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Litecoin Creator Unloads All His Litecoin In Upside Trade On His Own Sanity

Freedom's just another word for nothing left to gain on this insanity.

On Wednesday morning, Charlie Lee, the creator of Litecoin, announced the following in a Reddit post:

In the past days, I have sold and donated all my LTC.

The reason Charlie gave for his decision was laughable in the extreme. To wit, from the same post:

And whenever I tweet about Litecoin price or even just good or bads news, I get accused of doing it for personal benefit. Some people even think I short LTC! So in a sense, it is conflict of interest for me to hold LTC and tweet about it because I have so much influence.

Got that? Charlie is selling his entire position in the cryptocurrency he founded in order to free himself up to tweet about it with a clear conscience.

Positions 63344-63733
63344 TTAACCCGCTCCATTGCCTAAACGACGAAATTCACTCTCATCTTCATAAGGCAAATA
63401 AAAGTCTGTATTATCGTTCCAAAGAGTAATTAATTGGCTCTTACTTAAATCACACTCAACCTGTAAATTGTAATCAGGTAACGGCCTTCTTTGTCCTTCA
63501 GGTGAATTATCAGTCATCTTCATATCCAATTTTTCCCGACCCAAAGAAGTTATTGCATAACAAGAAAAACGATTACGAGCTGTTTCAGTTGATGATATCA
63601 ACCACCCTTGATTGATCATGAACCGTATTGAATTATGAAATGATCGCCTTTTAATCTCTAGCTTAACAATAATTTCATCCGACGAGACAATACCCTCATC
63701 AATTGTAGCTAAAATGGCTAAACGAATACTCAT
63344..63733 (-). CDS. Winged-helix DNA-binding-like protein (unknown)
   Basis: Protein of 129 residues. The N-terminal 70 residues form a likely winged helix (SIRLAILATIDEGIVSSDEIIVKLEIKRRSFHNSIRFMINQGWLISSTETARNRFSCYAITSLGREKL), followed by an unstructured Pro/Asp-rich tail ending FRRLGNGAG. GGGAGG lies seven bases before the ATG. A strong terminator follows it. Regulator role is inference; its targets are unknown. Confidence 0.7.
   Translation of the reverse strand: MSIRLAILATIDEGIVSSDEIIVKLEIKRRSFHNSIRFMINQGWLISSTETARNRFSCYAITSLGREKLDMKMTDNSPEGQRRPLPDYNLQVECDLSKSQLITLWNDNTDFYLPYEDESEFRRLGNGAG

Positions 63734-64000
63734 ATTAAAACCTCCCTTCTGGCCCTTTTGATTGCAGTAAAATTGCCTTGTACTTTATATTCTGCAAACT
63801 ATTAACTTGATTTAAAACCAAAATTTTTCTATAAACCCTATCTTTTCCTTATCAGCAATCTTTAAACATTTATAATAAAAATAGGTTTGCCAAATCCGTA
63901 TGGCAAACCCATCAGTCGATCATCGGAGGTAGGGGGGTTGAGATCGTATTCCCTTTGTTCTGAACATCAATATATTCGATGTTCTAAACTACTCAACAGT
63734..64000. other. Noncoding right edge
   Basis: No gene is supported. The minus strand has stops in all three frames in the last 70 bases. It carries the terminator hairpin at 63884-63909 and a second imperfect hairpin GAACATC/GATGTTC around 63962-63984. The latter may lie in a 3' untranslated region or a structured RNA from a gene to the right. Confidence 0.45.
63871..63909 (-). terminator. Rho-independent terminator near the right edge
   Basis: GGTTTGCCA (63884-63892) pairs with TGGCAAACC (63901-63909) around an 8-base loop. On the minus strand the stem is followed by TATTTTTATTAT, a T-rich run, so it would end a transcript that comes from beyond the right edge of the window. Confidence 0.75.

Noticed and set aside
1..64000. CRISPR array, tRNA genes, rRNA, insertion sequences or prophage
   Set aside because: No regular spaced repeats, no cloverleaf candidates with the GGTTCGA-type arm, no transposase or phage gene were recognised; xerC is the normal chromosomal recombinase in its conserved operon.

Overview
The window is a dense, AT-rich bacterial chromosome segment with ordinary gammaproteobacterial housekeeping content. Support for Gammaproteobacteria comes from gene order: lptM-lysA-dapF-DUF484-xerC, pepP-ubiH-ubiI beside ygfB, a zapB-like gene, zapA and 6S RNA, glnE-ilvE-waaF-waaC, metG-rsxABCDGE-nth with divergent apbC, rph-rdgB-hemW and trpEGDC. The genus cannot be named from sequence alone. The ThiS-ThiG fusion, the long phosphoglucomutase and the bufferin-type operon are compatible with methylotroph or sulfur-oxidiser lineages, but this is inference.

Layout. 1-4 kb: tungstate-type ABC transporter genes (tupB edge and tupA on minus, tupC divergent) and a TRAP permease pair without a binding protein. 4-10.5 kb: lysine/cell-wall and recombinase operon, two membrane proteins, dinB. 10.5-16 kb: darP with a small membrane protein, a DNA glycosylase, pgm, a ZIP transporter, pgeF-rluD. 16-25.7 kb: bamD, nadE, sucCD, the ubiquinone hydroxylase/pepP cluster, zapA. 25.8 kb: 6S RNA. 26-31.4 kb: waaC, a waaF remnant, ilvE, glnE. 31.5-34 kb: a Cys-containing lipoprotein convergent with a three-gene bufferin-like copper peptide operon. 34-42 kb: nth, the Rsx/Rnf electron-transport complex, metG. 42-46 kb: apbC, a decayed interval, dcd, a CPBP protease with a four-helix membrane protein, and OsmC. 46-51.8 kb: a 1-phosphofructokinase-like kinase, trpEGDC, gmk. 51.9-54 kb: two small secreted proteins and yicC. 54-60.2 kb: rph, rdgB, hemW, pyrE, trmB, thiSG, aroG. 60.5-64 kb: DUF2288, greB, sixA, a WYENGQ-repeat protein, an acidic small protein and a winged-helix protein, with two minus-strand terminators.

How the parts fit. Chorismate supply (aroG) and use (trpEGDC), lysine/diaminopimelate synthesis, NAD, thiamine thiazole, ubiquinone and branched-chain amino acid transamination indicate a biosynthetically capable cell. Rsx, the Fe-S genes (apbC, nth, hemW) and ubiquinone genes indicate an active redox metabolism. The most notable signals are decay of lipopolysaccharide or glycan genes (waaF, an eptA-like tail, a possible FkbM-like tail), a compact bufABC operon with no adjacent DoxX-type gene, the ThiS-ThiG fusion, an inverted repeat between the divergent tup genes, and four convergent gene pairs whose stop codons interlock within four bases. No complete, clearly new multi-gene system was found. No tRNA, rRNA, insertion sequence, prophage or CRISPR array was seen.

I don’t want to impugn Charlie by speculating on his motives, but you’d certainly be forgiven for suggesting that maybe his decision to sell had more to do with the fact that Litecoin is up more than 7,000% this year.

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And speaking of his Twitter account, here’s what he tweeted less than two weeks ago:

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For one thing, he spelled “rein” wrong, but if you get past that, do note that Lee suggested you shouldn’t buy Litecoin if you “can’t handle it dropping to $20.” Again, you’d be forgiven for thinking that maybe ol’ Charlie got to thinking about his own tweet. That is, one wonders if maybe he started thinking about whether he could “handle” Litecoin diving from $350 to $20 and upon deciding the answer was “no”, he sold.

And here’s the thing. If Charlie did sell simply to lock in his gains, you can hardly blame him. Think about the headlines that have emanated from the cryptoverse over the past several days.